A.  Endoscopy and colonoscopy

B.  Measurement of plasma gastrin level during attack

C.  Measurement of urine porphyrobilinogen during attack

D.  Prescription of hyoscyamine

E.  Referral to psychiatry

X-102. A 58-year-old man is evaluated as part of a life insurance physical examination. He reports feeling well and is without complaints. His past medical history is notable for mild hyperlipidemia and an episode of appendicitis several years ago. He exercises about twice a week playing tennis and does not smoke. His only medication is atorvastatin. On physical examination he is mildly obese, but vital signs and the remainder of the examination are normal. Laboratories are drawn and are normal, with the exception of a uric acid level of 12 mg/dL. Which of the following statements regarding this finding is true?

A.  Allopurinol should be prescribed.

B.  Careful evaluation for features of insulin resistance should be undertaken.

C.  He is at an increased risk of uric acid nephrolithiasis.

D.  Most patients with hyperuricemia produce more uric acid than the general population.

E.  Over 10 years, most patients with hyperuricemia will develop gout.

X-103. All of the following are associated with hyperuricemia EXCEPT:

A.  Cardiovascular disease

B.  Gouty arthritis

C.  Nephrolithiasis

D.  Peripheral neuropathy

E.  Urate nephropathy

X-104. A 28-year-old woman seeks counseling before getting pregnant. She had a brother who died at age 9 of Lesch-Nyhan syndrome, and she is a known carrier of the genetic defect. She has no significant past medical history, and her husband has no significant family history. Which of the following statements is true?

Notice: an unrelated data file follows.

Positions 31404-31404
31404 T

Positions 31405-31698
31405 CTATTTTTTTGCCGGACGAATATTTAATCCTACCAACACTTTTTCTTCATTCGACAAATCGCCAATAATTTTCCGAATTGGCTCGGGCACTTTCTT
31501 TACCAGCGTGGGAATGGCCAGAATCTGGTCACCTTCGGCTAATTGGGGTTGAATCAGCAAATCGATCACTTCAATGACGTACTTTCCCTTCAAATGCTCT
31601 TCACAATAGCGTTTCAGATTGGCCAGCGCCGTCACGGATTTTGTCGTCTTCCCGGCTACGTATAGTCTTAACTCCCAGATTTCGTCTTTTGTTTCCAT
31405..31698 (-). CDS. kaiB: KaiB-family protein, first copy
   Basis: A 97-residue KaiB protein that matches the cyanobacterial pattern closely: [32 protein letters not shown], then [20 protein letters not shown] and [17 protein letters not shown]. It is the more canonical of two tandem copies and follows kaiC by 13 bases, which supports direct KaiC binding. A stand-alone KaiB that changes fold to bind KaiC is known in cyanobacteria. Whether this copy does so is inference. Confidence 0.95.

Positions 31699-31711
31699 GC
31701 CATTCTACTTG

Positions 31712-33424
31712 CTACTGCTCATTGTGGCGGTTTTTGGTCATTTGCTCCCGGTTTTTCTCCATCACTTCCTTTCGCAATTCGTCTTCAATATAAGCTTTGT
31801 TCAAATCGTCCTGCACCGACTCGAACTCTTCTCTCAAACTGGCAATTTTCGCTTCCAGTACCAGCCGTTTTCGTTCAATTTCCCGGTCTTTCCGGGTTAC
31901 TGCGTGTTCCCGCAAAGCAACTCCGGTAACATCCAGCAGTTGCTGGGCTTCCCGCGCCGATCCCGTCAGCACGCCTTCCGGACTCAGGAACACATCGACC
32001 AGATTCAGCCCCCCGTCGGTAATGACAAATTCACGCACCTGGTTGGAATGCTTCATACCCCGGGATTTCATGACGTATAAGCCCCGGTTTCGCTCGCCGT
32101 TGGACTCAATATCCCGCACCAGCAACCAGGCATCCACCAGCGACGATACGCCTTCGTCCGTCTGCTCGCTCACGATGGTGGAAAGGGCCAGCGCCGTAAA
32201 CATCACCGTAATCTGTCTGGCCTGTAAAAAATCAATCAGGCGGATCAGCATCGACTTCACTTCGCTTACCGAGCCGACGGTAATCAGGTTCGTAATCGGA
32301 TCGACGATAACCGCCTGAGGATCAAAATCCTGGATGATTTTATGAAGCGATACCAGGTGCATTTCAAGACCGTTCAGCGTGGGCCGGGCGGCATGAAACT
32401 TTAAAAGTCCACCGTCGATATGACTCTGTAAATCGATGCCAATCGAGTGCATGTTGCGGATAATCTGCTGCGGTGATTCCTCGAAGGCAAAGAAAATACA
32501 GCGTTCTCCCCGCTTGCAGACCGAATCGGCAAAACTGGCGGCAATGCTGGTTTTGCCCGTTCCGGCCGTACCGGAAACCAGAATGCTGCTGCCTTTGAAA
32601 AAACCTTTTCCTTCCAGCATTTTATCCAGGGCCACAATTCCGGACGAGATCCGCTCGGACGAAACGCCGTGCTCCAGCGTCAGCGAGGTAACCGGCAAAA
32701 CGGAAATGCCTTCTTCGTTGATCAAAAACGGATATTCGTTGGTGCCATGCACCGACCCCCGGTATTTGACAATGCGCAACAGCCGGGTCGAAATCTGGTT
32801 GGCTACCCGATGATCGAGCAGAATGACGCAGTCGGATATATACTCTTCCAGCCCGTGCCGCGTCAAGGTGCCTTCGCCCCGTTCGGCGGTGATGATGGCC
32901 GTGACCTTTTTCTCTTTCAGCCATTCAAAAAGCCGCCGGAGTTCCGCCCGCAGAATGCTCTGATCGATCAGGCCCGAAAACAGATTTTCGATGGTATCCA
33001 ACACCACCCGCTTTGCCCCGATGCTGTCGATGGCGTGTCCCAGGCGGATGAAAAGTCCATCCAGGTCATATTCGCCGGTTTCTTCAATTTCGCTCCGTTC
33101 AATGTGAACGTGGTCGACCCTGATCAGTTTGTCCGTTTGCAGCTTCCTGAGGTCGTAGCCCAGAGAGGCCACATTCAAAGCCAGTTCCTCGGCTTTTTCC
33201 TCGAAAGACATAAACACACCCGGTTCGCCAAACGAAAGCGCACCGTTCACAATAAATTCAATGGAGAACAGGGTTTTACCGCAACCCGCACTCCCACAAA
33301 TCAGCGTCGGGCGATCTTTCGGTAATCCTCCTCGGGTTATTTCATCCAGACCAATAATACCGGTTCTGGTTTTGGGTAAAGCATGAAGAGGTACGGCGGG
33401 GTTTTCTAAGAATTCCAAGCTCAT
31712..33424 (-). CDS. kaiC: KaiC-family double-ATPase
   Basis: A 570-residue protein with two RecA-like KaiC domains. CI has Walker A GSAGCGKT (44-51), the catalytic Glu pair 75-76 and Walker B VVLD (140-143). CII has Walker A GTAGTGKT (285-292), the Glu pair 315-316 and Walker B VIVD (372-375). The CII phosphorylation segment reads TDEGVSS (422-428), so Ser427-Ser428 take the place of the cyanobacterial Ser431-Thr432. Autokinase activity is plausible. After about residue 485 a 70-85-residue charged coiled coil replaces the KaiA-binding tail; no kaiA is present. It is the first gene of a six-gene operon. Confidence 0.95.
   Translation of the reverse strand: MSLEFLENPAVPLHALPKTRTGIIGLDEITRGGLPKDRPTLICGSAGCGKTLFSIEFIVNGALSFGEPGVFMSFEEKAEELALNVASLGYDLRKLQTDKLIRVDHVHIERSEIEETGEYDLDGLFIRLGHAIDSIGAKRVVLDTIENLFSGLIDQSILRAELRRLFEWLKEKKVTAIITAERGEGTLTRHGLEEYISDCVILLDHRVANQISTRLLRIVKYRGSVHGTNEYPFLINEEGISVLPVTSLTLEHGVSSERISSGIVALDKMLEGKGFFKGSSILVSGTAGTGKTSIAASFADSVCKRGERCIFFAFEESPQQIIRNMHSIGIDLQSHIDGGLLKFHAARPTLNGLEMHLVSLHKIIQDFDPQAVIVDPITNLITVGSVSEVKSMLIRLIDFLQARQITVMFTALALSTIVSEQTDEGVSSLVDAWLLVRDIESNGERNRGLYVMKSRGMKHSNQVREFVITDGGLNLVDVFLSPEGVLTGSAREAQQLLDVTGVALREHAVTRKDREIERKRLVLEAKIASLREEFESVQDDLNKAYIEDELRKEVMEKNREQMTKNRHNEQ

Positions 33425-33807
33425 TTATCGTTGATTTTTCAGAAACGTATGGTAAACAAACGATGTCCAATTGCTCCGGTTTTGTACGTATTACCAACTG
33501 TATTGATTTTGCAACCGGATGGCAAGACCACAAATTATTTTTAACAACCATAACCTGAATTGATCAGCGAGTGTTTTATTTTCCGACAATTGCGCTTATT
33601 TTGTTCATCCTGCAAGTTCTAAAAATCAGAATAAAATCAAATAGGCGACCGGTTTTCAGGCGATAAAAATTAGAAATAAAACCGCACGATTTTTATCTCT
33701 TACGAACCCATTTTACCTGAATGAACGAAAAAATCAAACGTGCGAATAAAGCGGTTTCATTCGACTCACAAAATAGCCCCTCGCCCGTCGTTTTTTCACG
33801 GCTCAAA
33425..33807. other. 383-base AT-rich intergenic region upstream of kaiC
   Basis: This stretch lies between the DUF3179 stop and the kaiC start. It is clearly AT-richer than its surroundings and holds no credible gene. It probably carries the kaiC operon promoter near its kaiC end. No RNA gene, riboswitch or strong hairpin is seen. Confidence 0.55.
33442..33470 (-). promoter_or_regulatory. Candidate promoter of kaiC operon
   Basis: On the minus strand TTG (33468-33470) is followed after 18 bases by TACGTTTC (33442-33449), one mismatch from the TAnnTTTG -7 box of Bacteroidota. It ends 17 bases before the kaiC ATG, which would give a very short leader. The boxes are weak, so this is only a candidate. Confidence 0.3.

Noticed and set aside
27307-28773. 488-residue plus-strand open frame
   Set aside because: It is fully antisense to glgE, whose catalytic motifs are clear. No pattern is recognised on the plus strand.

A.  Her children have no risk of disease since she is not symptomatic.

B.  Her husband should be screened for carrying the genetic defect of Lesch-Nyhan syndrome.

C.  If she has a daughter, the child has a 50% chance of being a carrier.

D.  If she has an affected son, starting him on allopurinol from birth will prevent clinical manifestations of disease.

E.  She should start taking allopurinol to decrease her risk of gout and urate nephropathy.

X-105. A 28-year-old man is admitted to the intensive care unit with fulminant hepatic failure and hemolysis. On further questioning, his family reports that he has been diagnosed with depression for 5 years and been told that his liver is “damaged.” He is taking an antidepressant and occasional ibuprofen, but no other medications. Physical examination is notable for ascites and altered mental status with dystonia. Abdominal CT scan shows no biliary obstruction, but a cirrhotic liver. Which of the following findings would be most likely to confirm the underlying diagnosis?

A.  24-hour urine level of iron

B.  Brain MRI showing damage to the basal ganglia

C.  Genotype for HFE mutation

D.  Schistocytes on peripheral blood smear

E.  Slit-lamp ocular examination showing Kayser-Fleischer rings

X-106. Which of the following is the most appropriate initial treatment for the patient in question X-105?

A.  Cholestyramine

B.  D-penicillamine

C.  Liver transplantation

D.  Trientine

E.  Zinc